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Inhibiting or outright denying the ability to update your email address

There’s a universal truth that you might not hang on to an email address for the remainder of your life for any number of reasons. You might have registered with a service that might collapse against the might of Google, or you may find that a service is just not doing it for you, or you might have realised that nobody’s going to look at your CV past reapahd00dly666@hawtmale.com before dropping it into the shredder and maybe it’s time to grow up juuust a bit.

Of course, the time comes work on ditching that old address forever, and guess what? There’s that ONE service who decided they’re not going to let you change your email on your account there ever. Goodness knows why, but I can only assume whoever designed sites like this thought it was a remarkably great idea to have your initially-given address serve as the primary key for the record in the database holding your account details.

And it couldn’t be further from the truth.

Someone hijacks that email account? Well, you’re screwed. The moment the culprit becomes aware of other online account using that email, they’re just a password recovery away from taking each of those accounts as well, and there’s literally nothing you can do about it on sites guilty of the above. They have whatever personal details you had on that account, along with any content you had earned, purchased or otherwise obtained or added to that account, and you’re not getting it back. Similarly, if you lose the email account through service closure or deletion, you’ve got no way of recovering accounts permanently tied to that email address.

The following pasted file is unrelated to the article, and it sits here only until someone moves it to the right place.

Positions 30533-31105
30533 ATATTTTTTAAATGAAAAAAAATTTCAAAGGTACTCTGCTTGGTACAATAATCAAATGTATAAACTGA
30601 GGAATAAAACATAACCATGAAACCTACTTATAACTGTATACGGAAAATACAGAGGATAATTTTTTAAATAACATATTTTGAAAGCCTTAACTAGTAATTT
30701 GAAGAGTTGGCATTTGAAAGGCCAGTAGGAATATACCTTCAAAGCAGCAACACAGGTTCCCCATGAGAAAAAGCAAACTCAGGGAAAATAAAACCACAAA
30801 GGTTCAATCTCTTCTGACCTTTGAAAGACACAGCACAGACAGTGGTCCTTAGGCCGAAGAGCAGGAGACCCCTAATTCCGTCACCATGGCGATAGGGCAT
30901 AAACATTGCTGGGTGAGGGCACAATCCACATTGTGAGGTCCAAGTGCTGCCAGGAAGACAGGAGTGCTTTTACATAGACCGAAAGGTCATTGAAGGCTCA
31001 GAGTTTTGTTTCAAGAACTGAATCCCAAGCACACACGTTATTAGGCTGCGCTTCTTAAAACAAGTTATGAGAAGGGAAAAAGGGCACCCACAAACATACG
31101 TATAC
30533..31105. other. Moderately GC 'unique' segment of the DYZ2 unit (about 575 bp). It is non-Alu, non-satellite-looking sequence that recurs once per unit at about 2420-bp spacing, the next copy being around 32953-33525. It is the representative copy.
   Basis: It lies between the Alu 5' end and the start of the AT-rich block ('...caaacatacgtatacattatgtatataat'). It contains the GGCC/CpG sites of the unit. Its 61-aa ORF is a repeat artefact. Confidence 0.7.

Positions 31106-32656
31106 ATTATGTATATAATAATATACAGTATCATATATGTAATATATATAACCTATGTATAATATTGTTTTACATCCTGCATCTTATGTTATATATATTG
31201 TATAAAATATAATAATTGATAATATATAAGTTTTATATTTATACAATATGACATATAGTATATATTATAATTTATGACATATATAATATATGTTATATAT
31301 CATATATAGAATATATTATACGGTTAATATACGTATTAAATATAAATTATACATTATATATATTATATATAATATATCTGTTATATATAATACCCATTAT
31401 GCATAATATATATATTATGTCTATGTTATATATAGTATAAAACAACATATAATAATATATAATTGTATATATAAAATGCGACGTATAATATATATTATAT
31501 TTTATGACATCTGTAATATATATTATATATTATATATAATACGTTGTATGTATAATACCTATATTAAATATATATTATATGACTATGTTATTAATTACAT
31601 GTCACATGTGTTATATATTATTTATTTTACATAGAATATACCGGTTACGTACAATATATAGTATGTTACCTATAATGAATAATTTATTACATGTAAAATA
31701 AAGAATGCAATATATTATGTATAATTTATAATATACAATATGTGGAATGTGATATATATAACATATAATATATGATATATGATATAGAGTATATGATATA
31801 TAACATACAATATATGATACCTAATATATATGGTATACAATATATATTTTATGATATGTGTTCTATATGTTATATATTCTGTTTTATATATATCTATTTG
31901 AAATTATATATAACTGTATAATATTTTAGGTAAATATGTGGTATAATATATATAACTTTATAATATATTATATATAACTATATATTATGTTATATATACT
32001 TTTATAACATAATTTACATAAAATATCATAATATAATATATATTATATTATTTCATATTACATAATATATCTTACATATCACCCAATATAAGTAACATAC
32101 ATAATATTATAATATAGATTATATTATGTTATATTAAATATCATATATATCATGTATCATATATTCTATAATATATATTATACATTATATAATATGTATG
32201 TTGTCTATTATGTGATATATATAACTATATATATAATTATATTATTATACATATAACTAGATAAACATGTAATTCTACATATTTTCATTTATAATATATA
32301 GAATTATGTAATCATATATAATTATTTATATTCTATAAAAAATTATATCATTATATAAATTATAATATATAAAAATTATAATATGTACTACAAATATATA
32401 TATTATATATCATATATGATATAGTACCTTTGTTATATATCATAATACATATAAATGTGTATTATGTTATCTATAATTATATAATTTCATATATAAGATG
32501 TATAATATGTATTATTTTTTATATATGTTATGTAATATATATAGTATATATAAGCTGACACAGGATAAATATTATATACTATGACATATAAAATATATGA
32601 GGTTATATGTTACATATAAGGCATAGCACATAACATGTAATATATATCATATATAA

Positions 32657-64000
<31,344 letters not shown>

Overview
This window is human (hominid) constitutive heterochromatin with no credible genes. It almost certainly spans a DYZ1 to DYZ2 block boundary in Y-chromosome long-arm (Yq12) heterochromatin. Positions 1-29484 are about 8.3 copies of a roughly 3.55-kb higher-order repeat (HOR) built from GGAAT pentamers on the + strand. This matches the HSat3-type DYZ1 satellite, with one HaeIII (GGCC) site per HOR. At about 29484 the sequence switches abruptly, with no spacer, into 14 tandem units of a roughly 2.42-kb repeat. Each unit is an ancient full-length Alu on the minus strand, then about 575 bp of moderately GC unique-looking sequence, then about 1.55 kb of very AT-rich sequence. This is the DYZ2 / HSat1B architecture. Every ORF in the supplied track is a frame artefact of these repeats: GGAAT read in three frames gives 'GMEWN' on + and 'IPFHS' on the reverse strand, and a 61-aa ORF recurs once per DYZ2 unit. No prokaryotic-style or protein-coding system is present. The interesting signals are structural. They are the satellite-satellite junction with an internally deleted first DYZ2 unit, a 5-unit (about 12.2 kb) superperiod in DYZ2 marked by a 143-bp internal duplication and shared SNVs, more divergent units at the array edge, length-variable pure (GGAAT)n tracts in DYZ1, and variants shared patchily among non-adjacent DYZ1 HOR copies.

This also presents a headache for users who may wish to employ the use of email forwarding addresses as a security measure, as locking down an email prevents the ability to simply replace the forwarder with a new one in the event of a breach in which the attackers obtain a collection of user emails in plaintext, and not only grants attackers something to work from, but a fresh target for spammers that can’t be nipped in the bud.

A step down the ladder of fail from this is inhibiting the ability to update your email. By this I mean that some sites will prevent you from changing your email via the site itself, but it can still be changed if you contact the site’s support team. Sometimes they’ll change it there and then without any additional information. Sometimes they may ask for some identification. Either way, it’s still not ideal if you need to update in a hurry, and again, you might have to try in the event that you’ve lost access to your old email account for any reason.

From a security standpoint, I can sort of understand it, but it’s a double-edged sword.

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